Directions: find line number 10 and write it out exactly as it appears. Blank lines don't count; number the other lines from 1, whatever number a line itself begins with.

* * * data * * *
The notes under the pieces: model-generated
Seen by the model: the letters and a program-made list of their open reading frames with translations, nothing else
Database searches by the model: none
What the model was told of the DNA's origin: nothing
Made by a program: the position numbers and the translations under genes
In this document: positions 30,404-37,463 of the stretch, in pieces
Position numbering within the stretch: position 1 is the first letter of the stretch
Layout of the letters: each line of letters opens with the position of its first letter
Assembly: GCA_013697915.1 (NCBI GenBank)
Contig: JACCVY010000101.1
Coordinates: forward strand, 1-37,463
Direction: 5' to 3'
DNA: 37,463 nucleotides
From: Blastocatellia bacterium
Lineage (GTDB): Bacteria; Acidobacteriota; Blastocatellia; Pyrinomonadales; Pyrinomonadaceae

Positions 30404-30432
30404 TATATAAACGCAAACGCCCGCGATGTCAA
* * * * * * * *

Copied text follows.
Contig: JACCVY010000101.1